away, and these ancient women lasting I please myself with thinking that, if still, and still selling grapes in front of I walked on such a spring day as this the Palazzo della Ragione? What a in the arcaded Paduan streets, I should long mortality! catch glimpses, through the gateways The youngest of their number is a of the palaces, of gardens full of vivid thousand years older than the palace, bloom, and of fountains that tinkle there which was begun in the twelfth century, forever. If it were autumn, and I were and which is much the same now as it in the great market - place before the was when first completed. I know that, Palazzo della Ragione, I should hear if I entered it, I should be sure of findthe baskets of amber-hued and hon- ing the great hall of the palace - the eyed grapes humming with the murmur vastest hall in the world — dim and of multitudinous bees, and making a dull and dusty and delightful, with nothmusic as if the wine itself were already ing in it except at one end Donatello's singing in their gentle hearts. It is a colossal marble-headed wooden horse great field of succulent verdure, that of Troy, stared at from the other end wide old market-place; and fancy loves by the two dog-faced Egyptian women to browse about among its gay stores of in basalt placed there by Belzoni. fruits and vegetables, brought thither by Late in the drowsy summer afterthe world-old peasant-women who have noons I should have the Court of the been bringing fruits and vegetables to University all to myself, and might study the Paduan market for so many centu- unmolested the blazons of the noble ries. They sit upon the ground before youth who have attended the school in their great panniers, and knit and doze, different centuries ever since 1200, and and wake up with a drowsy “ Comanda- have left their escutcheons on the walls la ?” as you linger to look at their grapes. to commemorate them. At the foot of They have each a pair of scales, — the the stairway ascending to the schools emblem of Injustice, – and will weigh from the court is the statue of the you out a scant measure of the fruit, if learned lady who was once a professor you like. Their faces are yellow as in the University, and who, if her likeparchment, and Time has written them ness belie not her looks, must have so full of wrinkles that there is not given a great charm to student life in room for another line. Doubtless these other times. At present there are no old parchment visages are palimpsests, lady professors at Padua, any more and would tell the whole history of than at Harvard ; and during late years Padua if you could get at each succes- the schools have suffered greatly from sive inscription. Among their primal the interference of the Austrian governrecords there must be some account of ment, which frequently closed them for the Roman city, as each little contadi- months, on account of political demonnella remembered it on market-days; strations among the students. But now and one might read of the terror of At- there is an end of this and many other tila's sack, a little later, with the peas- stupid oppressions; and the time-honant-maid's personal recollections of the ored University will doubtless regain bold Hunnish trooper who ate up the its ancient importance. Even in 1864 grapes in her basket, and kissed her it had nearly fifteen hundred students, hard, round red cheeks,- for in that and one met them everywhere under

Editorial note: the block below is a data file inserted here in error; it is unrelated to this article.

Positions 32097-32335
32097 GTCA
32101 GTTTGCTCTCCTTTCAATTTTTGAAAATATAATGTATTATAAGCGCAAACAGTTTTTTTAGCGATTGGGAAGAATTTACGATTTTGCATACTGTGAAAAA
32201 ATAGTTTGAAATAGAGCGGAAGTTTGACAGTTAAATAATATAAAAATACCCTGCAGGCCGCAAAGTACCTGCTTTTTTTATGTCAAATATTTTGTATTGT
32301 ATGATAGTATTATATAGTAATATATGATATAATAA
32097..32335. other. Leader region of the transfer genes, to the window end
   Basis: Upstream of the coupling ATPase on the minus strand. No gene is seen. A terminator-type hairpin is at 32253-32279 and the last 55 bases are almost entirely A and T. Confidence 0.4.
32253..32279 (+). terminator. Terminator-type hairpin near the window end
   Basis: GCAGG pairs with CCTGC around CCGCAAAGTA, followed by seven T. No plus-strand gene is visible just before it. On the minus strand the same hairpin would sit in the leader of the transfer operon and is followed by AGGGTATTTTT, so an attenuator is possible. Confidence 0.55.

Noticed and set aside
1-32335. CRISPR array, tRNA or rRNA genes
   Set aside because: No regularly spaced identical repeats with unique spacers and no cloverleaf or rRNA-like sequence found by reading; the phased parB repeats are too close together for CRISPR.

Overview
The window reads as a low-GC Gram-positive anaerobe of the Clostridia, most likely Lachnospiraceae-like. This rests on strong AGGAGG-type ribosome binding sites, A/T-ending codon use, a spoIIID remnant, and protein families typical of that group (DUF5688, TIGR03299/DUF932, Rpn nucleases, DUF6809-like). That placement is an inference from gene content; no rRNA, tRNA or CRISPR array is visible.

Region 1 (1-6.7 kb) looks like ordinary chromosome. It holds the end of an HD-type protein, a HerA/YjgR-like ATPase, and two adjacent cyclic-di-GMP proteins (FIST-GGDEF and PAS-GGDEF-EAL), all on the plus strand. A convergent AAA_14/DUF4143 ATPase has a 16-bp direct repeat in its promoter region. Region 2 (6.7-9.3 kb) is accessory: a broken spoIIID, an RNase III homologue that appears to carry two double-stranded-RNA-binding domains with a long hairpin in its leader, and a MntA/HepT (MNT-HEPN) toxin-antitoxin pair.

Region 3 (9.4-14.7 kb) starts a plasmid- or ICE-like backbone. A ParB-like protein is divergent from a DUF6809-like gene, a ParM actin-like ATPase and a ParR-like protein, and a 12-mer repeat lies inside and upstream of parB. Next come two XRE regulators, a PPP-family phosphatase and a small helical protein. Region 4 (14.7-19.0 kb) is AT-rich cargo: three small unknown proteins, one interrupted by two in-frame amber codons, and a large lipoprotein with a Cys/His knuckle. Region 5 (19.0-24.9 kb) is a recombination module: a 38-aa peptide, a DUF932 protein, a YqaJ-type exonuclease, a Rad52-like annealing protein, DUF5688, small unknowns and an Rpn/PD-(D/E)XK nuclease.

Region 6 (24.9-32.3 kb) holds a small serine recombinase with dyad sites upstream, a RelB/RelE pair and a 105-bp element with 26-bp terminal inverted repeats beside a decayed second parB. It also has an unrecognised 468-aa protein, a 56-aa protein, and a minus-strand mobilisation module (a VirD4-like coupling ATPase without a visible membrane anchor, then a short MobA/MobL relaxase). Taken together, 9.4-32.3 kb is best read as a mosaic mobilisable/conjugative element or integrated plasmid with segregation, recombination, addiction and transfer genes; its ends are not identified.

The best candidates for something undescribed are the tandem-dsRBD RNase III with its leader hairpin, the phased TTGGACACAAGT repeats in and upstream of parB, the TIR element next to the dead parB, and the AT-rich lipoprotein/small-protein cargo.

the arcades, and could not well mistake them, with that blended air of pirate and dandy which these studious young men loved to assume. They were to be seen a good deal on the promenades outside the walls, where the Paduan ladies are driven in their carriages in the afternoon, and where one sees the ... blood-horses and fine equipages for * which Padua is famous. There used once to be races in the Prato della Valle, after the Italian notion of horse-races; but these are now discontinued, and there is nothing to be found there but the statues of scholars and soldiers and statesmen, posted in a circle around the old race-course. If you strolled thither about dusk on such a day as this, you might see the statues unbend a little from their stony rigidity, and in the failing light nod to each other very pleasantly through the trees. And if you stayed in Padua over night, what could be better to-morrow morning than a stroll through the great Botanical Garden, –the oldest botanical garden in the world,—the garden which first received in Europe the strange and splendid growths of our hemisphere, — the garden where Doctor Rappaccini doubtless found the germ of his mortal plant? On the whole, I believe I would rather go this moment to Padua than to Lowell or Lawrence, or even to Worcester; and as to the disadvantage of having seen Padua, I begin to think the whole place has now assumed so fantastic a character in my mind that I am almost as well qualified to write of it as if I had merely dreamed it. The day that we first visited the city was very rainy, and we spent most of the time in viewing the churches. These, even after the churches of Venice, one finds rich in art and historic interest, and they in no instance fall into the maniacal excesses of the Renaissance to which some of the temples of the latter city abandon themselves. Their architecture forms a sort of border-land between the Byzantine of Venice and the Lombardic of Verona. The superb domes of St. Anthony's emulate those of St. Mark's, and